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Although to be found today throughout the length and breadth of Scotland, Lanarkshire and the Borders were the original stamping grounds of bearers of the Aitken name.
It was in the Borders that they forged a close kinship with the distinguished Clan Gordon, who were later to also hold sway in the northeast of the country.
Both at home and abroad, Aitkens have achieved fame and distinction, and their proud tale is recounted here.
Aitken Clan Mini-Book Excerpt
"One particularly colourful and infamous bearer of the Aitken name was James Aitken, born in Edinburgh in 1752 and who, because of the artistic ambitions and pretensions he harboured, is better known to posterity as John the Painter.
Ironically, however, it is not as an artist that he is best known, but as what one biography describes as “the first modern terrorist.”
In a short and varied career that embraced shoplifting and highway robbery, he spent some time in America and returned to Britain in 1775 imbued with revolutionary ideals.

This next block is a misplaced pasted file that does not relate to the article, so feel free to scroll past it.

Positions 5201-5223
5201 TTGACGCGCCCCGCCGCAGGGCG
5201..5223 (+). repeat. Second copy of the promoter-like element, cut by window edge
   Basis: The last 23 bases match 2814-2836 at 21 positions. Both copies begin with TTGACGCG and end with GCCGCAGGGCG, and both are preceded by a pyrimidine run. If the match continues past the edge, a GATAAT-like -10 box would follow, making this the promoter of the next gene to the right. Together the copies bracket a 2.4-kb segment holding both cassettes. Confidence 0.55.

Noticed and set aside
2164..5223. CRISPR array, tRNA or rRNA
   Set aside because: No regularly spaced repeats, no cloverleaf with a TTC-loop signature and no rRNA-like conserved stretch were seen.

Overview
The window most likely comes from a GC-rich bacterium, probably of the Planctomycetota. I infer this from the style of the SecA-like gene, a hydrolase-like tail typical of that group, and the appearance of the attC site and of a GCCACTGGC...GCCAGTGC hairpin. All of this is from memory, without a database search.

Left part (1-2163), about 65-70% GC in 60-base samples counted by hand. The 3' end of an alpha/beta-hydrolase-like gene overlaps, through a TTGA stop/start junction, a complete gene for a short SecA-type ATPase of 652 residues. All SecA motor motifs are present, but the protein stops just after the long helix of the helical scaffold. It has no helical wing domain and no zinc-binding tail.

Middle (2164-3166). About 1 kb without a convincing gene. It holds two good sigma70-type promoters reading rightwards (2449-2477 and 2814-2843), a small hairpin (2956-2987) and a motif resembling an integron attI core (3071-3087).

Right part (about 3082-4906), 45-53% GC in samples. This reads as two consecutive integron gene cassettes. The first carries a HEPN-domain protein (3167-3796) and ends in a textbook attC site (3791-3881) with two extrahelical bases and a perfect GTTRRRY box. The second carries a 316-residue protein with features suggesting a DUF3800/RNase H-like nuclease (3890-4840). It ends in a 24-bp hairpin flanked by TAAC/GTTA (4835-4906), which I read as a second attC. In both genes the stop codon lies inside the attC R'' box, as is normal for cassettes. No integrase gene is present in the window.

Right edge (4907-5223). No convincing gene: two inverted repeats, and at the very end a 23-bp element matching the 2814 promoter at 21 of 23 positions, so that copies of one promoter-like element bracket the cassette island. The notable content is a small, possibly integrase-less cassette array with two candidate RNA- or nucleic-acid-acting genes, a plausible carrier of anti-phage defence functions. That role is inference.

Launching a one-man crusade against the might of the British Crown in general and the Royal Navy in particular, he carried out a series of arson attacks over a period of several months on naval facilities in Bristol and Portsmouth.
Eventually tracked down and brought to justice, he gained the highly dubious distinction in March of 1777 of being hanged from the mizzenmast of a ship in Portsmouth dockyard – the highest gallows used in an English execution – watched by an estimated crowd of 20,000."